The Bread of Life Discourse as Dialogue
Bread of Life, Jesus Christ, Church of Jesus Christ of Latter Day Saints
As a jeweler uses different lenses to look at a diamond’s facets, we can review the Gospels using a number of techniques. We can look at the materials and sources available to the writers, how much the writings tell us about the Savior and about those for whom the Gospels were written, how interpretations of what was done or said change between when they occurred and when they were recorded, the doctrinal purposes behind what the writers chose to record, and what variations may exist among the different manuscripts.  Such “traditional methods of interpretation [are] more concerned with what [lies] behind NT narratives than with their form and their literary, artistic features. Although most of these methods [comprise] meticulous exegesis of NT narrative, none of them [seeks] to answer the question, ‘What artistry is there in these NT stories?’”  In keeping with this question of artistry, this chapter will explore how the literary structure of a dialogue contributes much to our understanding of the discourse of the Bread of Life in the sixth chapter of John.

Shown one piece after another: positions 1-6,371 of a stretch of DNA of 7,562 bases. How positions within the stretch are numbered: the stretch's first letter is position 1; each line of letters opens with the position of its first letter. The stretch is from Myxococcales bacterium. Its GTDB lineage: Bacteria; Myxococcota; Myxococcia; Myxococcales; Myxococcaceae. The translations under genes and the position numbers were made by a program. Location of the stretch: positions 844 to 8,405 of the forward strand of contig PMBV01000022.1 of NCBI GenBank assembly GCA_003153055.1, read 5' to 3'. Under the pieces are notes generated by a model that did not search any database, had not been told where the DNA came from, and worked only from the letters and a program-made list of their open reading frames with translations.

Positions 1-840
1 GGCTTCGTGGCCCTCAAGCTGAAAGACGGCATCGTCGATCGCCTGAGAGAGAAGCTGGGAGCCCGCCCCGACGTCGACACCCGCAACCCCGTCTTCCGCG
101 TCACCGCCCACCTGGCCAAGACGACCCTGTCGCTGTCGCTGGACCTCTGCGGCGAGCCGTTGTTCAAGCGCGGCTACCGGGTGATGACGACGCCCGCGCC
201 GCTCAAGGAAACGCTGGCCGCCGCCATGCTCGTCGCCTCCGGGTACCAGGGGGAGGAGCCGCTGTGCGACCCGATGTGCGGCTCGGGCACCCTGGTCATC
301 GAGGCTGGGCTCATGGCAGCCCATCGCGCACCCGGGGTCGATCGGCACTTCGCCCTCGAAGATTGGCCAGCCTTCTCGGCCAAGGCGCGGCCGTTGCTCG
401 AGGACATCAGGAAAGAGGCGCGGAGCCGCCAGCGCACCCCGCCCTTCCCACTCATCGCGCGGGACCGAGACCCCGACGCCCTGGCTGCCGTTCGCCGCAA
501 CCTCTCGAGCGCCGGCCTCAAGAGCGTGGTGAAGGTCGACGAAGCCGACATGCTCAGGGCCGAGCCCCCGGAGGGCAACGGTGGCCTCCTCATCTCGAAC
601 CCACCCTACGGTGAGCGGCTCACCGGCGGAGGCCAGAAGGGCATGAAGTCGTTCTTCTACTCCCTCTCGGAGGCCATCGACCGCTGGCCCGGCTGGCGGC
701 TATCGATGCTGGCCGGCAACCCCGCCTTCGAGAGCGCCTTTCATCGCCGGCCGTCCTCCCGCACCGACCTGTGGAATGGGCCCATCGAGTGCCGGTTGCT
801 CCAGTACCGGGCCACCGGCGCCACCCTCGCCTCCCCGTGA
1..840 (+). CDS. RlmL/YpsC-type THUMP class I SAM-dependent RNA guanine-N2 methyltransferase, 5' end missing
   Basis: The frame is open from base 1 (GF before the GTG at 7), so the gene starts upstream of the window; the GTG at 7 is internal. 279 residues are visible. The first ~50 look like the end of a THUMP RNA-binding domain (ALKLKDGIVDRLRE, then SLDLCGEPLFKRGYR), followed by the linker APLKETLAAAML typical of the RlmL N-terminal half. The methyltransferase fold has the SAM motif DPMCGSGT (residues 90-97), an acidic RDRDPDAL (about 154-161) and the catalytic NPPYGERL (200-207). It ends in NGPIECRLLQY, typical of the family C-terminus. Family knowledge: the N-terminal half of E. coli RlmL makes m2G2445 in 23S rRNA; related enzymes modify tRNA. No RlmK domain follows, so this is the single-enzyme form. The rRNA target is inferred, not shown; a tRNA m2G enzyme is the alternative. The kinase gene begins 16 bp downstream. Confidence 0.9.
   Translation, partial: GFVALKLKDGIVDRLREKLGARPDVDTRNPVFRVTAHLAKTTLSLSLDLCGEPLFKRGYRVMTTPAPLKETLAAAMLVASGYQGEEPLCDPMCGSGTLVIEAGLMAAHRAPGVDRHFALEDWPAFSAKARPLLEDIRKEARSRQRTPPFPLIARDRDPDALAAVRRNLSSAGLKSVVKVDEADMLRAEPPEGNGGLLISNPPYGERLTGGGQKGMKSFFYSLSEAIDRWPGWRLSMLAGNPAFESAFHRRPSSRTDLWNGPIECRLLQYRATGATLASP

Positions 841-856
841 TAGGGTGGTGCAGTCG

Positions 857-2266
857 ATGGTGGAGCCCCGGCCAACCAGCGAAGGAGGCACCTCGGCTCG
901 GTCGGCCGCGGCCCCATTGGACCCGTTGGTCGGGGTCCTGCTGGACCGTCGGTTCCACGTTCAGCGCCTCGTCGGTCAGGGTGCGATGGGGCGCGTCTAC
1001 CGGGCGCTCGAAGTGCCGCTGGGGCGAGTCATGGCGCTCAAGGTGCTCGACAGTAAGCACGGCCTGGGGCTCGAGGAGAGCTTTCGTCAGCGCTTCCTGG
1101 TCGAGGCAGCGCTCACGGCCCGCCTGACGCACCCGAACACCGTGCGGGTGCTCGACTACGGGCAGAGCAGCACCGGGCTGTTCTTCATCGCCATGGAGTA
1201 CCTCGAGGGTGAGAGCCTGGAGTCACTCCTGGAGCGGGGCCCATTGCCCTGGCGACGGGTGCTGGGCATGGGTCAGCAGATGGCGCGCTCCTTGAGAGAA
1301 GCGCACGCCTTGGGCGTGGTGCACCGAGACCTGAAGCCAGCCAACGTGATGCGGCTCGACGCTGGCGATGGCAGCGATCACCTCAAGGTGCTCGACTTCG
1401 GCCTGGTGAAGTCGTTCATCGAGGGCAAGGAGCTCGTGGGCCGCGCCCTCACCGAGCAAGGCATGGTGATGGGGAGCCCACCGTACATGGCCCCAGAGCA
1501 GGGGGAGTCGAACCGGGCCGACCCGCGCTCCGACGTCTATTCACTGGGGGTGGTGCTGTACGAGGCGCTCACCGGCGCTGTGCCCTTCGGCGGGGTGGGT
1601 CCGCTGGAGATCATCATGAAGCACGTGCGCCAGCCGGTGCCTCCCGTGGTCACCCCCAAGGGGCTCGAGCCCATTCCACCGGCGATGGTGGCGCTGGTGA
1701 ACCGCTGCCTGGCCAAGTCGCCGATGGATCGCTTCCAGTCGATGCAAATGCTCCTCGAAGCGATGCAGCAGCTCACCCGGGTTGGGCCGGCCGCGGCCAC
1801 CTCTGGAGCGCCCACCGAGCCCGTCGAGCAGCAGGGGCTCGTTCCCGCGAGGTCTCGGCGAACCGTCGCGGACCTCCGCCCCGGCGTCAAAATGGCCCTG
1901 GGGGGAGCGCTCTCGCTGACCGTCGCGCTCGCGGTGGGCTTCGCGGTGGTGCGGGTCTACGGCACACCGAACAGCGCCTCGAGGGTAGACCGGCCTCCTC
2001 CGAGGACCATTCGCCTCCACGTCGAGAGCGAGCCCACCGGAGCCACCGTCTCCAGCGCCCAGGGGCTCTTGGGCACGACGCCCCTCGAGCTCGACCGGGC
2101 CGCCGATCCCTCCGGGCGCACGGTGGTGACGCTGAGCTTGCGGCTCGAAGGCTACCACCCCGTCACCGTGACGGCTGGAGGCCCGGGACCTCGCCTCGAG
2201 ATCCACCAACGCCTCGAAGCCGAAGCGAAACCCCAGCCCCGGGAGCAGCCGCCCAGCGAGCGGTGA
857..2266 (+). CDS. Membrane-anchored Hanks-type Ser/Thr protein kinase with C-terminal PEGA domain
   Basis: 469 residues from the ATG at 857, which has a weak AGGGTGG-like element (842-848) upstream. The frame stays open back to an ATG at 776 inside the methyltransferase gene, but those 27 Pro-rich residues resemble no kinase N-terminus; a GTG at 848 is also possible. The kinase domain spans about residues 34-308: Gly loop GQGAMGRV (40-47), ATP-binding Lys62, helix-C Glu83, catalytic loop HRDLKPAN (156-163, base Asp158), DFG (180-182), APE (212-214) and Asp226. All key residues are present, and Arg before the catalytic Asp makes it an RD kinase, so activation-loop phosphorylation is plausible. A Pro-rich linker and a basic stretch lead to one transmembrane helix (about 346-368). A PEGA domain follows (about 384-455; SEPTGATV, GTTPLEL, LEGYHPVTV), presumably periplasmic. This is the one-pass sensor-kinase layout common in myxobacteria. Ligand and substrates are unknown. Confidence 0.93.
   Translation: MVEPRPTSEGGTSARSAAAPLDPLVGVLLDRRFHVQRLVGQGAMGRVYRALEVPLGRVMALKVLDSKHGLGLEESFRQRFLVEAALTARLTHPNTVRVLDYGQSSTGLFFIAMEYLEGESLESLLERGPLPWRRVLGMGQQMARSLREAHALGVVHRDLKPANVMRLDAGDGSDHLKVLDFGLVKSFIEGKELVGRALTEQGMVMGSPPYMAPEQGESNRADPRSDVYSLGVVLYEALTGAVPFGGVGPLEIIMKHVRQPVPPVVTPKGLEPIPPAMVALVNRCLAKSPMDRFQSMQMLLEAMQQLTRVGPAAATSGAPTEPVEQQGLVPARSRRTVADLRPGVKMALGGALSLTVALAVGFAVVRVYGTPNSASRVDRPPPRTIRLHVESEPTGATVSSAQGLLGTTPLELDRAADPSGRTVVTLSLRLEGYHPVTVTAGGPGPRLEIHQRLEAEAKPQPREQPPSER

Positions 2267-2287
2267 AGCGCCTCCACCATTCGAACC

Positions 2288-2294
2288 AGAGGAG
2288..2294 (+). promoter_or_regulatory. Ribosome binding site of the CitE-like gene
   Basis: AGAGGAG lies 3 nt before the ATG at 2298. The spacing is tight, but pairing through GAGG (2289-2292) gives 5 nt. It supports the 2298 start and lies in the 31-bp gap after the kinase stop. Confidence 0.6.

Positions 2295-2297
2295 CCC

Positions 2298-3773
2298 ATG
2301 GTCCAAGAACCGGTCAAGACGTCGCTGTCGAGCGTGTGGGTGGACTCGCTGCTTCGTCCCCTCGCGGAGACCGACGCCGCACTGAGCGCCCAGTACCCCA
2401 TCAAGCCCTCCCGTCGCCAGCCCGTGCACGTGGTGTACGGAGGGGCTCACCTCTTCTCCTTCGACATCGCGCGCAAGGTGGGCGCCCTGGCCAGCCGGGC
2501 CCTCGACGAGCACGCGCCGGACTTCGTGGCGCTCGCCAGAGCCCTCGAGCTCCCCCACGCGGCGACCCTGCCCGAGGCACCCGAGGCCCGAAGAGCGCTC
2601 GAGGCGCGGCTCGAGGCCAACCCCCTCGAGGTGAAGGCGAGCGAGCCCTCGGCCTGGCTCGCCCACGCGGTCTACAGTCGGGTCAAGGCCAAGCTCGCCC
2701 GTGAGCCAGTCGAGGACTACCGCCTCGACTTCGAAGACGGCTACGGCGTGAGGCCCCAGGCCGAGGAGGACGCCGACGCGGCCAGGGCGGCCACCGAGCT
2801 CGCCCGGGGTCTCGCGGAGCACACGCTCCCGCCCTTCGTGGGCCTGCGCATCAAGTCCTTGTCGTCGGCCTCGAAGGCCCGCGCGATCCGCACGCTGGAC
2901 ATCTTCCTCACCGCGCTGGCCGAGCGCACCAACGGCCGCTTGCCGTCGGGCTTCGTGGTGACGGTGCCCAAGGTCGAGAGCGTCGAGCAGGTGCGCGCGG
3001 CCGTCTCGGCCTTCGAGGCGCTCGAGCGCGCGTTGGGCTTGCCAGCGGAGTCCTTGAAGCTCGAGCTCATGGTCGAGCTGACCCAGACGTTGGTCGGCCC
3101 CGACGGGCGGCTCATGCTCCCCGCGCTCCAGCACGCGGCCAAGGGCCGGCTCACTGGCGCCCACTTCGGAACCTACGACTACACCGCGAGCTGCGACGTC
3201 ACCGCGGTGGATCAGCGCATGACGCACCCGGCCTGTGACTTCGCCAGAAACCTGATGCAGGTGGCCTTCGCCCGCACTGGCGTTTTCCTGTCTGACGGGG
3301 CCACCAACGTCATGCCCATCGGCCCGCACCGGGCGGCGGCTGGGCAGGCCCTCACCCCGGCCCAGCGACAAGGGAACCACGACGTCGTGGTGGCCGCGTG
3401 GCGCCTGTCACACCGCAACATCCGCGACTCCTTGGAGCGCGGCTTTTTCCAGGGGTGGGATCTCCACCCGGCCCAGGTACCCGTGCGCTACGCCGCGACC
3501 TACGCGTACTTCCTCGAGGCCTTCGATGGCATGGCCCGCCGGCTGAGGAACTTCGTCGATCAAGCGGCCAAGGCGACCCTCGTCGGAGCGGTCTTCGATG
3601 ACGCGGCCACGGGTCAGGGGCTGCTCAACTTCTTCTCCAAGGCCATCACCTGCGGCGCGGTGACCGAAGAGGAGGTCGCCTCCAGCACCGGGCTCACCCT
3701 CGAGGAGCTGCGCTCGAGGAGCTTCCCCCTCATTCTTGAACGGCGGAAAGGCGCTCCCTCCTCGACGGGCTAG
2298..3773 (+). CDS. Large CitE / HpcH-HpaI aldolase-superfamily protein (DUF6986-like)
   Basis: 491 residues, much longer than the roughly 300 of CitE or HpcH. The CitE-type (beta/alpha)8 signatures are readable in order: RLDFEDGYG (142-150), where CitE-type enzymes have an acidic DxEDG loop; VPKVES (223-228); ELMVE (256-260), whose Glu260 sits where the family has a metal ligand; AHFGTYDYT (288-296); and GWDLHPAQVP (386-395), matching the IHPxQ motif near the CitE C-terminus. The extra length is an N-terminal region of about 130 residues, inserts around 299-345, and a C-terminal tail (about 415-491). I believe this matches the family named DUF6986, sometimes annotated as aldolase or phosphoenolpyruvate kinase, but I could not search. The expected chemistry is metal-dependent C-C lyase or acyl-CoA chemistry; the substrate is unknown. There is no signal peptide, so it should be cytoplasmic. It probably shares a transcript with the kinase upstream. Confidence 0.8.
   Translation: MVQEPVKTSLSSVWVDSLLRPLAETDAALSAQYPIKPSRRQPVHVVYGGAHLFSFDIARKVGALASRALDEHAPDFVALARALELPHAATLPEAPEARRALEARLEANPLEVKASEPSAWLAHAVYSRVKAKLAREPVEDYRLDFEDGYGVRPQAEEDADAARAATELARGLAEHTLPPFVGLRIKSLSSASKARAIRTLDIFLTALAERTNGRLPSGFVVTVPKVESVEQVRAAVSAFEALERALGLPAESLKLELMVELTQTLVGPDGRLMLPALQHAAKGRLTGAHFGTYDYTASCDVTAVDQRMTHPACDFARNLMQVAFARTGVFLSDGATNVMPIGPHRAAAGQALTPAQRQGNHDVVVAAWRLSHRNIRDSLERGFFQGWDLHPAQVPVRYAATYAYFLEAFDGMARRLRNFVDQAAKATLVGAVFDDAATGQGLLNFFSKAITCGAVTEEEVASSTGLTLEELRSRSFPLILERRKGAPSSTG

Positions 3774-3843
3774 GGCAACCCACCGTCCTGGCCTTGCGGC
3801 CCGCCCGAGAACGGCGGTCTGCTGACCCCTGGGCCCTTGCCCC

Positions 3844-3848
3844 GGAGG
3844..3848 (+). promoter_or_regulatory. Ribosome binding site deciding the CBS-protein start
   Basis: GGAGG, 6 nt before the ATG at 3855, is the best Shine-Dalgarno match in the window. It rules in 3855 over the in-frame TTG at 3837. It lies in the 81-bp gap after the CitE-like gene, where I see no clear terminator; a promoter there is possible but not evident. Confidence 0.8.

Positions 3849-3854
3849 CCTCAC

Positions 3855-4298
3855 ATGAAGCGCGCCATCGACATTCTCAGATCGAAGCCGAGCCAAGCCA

Original Publication Citation
“The Bread of Life Discourse as Dialogue,” How the New Testament Came to Be, editors Kent P. Jackson and Frank F. Judd, Jr. (Salt Lake City and Provo, Utah: Deseret Book and Religious Studies Center), 2006.
BYU ScholarsArchive Citation
Swift, Charles, "The Bread of Life Discourse as Dialogue" (2006). Faculty Publications. 3382.
Religious Studies Center